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Q&A: Hurricanes Are Getting Stronger in the Caribbean

Patricia Grogg interviews JOSÉ RUBIERA from Cuba’s Institute of Meteorology

A street on the outskirts of Santiago de Cuba after Hurricane Sandy struck the city in October 2012. Credit: Jorge Luis Baños/IPS

HAVANA, Jul 10 2013 (IPS) - Rather than talk about forecasts for hurricanes at the start of this year’s season, Cuban meteorologist José Rubiera prefers to discuss the importance of reducing the country’s vulnerability and improving preparedness.

Experts at Cuba’s Meteorology Institute predict that in this year’s hurricane season – Jun. 1 to Nov. 30 – 17 tropical storms will form, including nine possible hurricanes, in the Atlantic hurricane region, which includes the North Atlantic, the Gulf of Mexico and the Caribbean Sea. And they say one of the big storms could hit Cuba.

At the start of his interview with IPS, the director of the Meteorology Institute’s forecast department clarifies that the Atlantic hurricane region is a very large area into which any city, such as Havana, fits millions of times, because “they are tiny dots on a map.” That means it is impossible to know ahead of time where a hurricane will hit.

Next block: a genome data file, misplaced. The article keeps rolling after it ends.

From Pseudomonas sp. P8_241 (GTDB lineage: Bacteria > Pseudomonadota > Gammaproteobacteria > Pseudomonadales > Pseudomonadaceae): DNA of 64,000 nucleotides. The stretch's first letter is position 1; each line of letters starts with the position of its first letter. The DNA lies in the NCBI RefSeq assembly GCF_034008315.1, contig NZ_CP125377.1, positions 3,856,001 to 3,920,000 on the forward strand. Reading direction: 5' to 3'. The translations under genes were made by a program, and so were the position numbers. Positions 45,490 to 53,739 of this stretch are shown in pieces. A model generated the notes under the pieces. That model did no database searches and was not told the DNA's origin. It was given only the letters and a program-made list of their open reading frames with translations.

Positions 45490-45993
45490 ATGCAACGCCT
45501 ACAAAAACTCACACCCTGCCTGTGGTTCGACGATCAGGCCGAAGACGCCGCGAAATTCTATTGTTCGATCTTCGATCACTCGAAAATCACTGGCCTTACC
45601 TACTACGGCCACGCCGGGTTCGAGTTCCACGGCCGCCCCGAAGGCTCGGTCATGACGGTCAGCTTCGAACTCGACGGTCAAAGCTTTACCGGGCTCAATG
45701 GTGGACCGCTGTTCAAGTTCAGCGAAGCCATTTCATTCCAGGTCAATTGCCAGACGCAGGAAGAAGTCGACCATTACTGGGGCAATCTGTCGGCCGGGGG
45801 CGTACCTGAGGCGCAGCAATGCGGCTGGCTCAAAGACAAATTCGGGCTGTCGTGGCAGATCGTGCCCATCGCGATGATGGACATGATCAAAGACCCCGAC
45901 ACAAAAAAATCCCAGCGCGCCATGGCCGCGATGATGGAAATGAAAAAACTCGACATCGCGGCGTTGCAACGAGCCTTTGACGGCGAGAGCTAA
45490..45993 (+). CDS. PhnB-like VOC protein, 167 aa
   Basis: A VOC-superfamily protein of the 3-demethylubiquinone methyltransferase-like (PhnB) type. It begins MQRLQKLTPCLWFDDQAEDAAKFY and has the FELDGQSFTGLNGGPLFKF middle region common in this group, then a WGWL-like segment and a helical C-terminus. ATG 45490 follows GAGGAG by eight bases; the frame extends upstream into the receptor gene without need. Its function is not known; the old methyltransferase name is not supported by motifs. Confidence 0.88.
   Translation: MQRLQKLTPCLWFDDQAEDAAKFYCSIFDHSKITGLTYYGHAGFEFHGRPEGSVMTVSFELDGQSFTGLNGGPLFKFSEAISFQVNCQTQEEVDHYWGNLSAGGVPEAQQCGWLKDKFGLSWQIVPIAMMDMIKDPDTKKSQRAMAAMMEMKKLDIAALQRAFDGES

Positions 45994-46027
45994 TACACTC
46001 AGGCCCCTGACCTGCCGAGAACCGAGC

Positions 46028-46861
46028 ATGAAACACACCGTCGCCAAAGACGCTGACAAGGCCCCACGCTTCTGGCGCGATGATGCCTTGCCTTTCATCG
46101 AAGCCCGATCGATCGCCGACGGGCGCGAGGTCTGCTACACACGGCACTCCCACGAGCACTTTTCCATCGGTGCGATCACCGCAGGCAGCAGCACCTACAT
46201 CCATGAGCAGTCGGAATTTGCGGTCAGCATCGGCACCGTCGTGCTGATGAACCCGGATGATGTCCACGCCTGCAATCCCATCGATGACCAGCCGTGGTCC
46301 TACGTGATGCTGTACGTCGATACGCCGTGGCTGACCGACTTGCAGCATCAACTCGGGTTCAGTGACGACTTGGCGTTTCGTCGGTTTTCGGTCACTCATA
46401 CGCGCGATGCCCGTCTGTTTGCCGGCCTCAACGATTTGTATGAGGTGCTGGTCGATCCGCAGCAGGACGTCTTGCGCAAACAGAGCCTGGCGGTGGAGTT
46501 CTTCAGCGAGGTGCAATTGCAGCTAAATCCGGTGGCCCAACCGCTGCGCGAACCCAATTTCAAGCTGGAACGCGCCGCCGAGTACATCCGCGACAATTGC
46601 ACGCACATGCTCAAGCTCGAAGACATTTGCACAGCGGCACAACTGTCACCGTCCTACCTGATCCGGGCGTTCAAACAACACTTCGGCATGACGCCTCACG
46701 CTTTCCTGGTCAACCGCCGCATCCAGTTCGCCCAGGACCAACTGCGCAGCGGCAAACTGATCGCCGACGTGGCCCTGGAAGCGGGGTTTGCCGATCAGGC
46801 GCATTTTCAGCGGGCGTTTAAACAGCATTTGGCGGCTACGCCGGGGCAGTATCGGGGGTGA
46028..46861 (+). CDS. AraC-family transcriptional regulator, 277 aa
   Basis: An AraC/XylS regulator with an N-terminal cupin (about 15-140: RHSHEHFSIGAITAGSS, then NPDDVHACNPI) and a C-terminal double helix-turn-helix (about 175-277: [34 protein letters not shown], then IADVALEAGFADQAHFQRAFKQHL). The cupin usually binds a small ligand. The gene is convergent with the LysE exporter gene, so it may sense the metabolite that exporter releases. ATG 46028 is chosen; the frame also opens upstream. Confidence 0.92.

“The prospect of an active season only means that the overall meteorological conditions …are conducive to more storms than in a normal year,” said Rubiera, who is also vice president of the hurricane committee of the Fourth Region of the World Meteorological Organization.

Q: The 2012 hurricane season was very active. After three calm years in Cuba, Sandy swept through the eastern region, wreaking havoc and taking many people in the area by surprise. Why?

A: There were many factors. In first place, only two hurricanes had passed through Santiago de Cuba, neither of them very intense, and they were moving from east to west: Ella in 1958 and Inez in 1966.

Sandy was the first storm to run from south to north across the province of Santiago de Cuba. The eye of the hurricane hit land early in the morning of Oct. 25, near Mar Verde beach, to the west of the city of Santiago.

Sandy’s eyewall (the ring of high winds surrounding the eye) crossed the city of Santiago de Cuba, which is in a mountainous area and has buildings with a high degree of concentration of population. And the city’s inhabitants do not have years of experience of what hurricanes are like.

Q: Did Sandy leave any lessons for Cuba?

A: I think so. Sandy’s lesson was that all hurricanes are dangerous and that the effects they can cause should never be underestimated. And also, that all big cities have to be prepared, because there are larger numbers of vulnerable people than in cases of isolated or smaller populations.

Education must be stepped up in parts of the country that don’t suffer these things frequently or with great intensity, to increase awareness of the risks.

Q: What conditions are favourable to this kind of intense, devastating hurricane?